AI combines the theoretical with the philosophical before even getting into the nuts and bolts of how it can be achieved. How do you quantify the theoretical capabilities of a sentient computer when one does not yet exist? To even think about achieving artificial intelligence, one must first answer a very old and still very confusing question: exactly what is intelligence?
Humans consider themselves intelligent because they have the capacity to make sense of the world through a series of brain functions. The human mind integrates many different kinds of sensory information and performs computations to create assertions and judgments.
Take a look at the person closest to you. What do you see?
In your mind you see Dick or Jane – because your brain tells you that the person is Dick or Jane. What you are actually seeing is a variety of agents and individual components that your mind associates with Dick or Jane. Your brain makes instant, complicated computations that define what you see – and then more calculations to decide how to react to that object, perhaps to communicate with it. The neural network that is the human brain works in a complicated web to determine the world around it.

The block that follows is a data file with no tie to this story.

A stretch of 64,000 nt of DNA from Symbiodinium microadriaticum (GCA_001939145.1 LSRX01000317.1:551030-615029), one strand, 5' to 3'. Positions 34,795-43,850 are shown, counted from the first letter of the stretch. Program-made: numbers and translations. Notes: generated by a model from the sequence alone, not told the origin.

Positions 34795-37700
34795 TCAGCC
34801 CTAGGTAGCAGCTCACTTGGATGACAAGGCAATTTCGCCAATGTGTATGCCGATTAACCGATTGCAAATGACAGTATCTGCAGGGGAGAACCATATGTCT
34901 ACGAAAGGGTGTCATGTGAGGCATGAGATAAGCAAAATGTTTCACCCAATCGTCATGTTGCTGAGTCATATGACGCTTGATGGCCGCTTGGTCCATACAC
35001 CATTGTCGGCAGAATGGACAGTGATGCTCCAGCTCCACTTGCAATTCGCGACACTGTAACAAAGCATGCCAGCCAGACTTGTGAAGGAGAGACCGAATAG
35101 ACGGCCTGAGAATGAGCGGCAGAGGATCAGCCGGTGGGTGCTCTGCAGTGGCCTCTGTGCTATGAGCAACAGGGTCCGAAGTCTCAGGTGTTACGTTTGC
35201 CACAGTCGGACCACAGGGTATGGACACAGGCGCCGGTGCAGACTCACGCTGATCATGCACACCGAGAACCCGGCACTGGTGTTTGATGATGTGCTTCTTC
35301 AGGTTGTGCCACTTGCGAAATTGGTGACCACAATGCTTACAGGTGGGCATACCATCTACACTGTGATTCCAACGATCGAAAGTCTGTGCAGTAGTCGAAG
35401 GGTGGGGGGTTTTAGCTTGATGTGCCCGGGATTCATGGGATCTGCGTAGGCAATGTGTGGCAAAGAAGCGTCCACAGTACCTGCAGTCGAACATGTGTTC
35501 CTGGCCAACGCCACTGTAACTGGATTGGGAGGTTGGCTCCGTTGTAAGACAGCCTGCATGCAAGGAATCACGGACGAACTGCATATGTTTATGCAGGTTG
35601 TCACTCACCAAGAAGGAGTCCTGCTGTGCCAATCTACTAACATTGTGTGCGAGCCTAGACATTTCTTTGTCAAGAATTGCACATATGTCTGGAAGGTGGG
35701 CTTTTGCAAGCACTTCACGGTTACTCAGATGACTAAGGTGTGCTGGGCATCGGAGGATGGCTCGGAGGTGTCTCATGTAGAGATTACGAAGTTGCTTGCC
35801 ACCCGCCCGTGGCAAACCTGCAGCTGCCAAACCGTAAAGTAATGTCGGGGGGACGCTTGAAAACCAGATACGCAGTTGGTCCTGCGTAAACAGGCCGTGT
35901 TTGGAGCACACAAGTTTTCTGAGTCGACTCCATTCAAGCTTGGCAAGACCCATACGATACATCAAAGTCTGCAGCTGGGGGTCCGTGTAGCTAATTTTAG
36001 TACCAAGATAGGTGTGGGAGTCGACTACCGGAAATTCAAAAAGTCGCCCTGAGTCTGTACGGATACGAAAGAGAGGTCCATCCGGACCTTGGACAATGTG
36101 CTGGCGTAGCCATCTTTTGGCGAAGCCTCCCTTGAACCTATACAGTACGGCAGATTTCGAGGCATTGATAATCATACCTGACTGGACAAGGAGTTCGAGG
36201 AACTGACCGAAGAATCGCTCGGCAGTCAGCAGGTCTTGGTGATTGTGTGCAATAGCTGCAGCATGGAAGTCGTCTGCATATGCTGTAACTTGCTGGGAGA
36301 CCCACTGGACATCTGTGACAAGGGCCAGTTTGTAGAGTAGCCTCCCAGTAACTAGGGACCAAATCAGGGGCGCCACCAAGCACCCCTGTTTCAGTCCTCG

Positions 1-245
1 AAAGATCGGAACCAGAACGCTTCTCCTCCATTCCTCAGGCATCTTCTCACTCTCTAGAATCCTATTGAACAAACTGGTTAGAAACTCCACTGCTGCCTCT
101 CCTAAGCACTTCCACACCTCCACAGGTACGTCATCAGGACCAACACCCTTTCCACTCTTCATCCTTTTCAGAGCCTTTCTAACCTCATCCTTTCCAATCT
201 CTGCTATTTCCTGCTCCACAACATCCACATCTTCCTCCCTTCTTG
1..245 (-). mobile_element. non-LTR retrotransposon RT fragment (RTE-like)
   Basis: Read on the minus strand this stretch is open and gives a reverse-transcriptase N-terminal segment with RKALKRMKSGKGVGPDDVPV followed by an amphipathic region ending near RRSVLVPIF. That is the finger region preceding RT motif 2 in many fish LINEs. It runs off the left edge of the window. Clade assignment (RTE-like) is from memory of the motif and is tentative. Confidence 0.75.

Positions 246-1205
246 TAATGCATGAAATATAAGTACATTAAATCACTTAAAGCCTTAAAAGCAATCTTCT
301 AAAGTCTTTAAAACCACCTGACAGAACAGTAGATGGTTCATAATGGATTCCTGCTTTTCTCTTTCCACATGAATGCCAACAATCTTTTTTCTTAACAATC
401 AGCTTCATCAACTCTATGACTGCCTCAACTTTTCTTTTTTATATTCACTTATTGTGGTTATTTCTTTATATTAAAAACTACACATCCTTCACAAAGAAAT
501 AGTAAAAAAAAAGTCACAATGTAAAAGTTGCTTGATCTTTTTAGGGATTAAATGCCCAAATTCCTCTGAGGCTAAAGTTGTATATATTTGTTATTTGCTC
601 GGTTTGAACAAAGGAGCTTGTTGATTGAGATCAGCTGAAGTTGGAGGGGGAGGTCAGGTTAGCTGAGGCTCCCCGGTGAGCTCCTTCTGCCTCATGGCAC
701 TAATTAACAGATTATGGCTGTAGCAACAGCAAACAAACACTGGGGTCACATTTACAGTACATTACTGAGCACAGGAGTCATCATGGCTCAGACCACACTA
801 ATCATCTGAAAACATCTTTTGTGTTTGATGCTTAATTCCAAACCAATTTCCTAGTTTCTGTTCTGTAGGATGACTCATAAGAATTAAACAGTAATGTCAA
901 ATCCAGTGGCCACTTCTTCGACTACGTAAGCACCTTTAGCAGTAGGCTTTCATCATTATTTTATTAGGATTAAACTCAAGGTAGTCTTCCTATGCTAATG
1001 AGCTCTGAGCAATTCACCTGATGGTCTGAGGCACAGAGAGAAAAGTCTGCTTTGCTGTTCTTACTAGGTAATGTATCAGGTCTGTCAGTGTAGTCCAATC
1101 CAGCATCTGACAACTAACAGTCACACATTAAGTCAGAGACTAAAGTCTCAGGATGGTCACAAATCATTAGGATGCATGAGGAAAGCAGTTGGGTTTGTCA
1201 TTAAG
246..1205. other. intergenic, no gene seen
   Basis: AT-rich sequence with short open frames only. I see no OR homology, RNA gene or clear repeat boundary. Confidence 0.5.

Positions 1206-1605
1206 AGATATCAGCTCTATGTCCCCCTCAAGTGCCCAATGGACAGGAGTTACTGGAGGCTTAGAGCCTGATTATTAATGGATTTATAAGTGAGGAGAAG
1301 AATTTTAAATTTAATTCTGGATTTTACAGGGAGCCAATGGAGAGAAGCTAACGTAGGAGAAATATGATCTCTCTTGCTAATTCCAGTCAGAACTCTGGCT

In the realm of artificial intelligence, the classic way to determine intelligent behavior is via the Turing test. Developed by early AI pioneer Alan Turing, the Turing test is designed to see if a machine’s capability for intelligent behavior makes it indistinguishable from that of a human: If you were having a conversation with an entity behind a curtain, could you tell if it was a machine or a human?
The Turing Test may not be the final arbiter of determining whether or not a machine has achieved true strong AI. But it is a good starting point. For instance, if you were talking with a Chatbot, would you think that it is human just because it responds to you with an emotional reply? Or could it merely be responding using a recognition engine, analyzing keywords and phrases?
AI’s Potential Impact
Artificial intelligence’s many flavors make it devilishly hard to describe what we are looking for. The top of the ladder, the pinnacle of AI, would be sentient computers complete with feelings, emotions and wisdom – just like humans. Let’s not get into whether we should create such systems (in science fiction, true AI seldom turns out well) and focus on the research now being done and where it might lead.